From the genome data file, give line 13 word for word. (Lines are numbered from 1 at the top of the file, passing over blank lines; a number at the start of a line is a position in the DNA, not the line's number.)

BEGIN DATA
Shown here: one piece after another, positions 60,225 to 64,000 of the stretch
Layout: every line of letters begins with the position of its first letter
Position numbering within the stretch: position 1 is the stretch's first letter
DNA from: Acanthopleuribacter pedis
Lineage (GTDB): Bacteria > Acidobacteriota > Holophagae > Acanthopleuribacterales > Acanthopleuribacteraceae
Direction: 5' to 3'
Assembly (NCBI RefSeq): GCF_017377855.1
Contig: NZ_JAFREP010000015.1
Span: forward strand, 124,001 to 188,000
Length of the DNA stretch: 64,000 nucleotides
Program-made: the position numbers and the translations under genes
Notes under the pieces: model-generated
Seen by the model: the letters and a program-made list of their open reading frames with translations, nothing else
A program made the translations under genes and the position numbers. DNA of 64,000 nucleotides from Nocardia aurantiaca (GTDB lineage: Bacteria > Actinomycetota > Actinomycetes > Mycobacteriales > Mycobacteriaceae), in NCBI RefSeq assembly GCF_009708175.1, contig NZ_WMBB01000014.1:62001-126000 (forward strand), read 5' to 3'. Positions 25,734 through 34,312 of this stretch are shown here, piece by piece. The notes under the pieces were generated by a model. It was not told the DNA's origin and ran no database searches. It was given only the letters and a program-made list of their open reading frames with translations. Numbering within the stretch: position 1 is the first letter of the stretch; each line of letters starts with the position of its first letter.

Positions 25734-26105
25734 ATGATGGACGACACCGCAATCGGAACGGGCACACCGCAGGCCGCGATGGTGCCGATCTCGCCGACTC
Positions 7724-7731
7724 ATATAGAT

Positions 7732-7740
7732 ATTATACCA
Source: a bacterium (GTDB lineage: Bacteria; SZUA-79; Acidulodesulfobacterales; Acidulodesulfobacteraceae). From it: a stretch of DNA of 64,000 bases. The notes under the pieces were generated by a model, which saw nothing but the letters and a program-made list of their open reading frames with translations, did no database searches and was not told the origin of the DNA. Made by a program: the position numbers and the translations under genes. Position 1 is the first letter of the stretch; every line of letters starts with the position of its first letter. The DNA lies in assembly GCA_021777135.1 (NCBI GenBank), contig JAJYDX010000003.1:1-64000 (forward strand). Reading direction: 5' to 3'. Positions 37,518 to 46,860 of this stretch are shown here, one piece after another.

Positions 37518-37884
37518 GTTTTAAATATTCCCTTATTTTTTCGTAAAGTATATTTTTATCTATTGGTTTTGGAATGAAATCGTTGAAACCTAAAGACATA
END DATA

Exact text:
Seen by the model: the letters and a program-made list of their open reading frames with translations, nothing else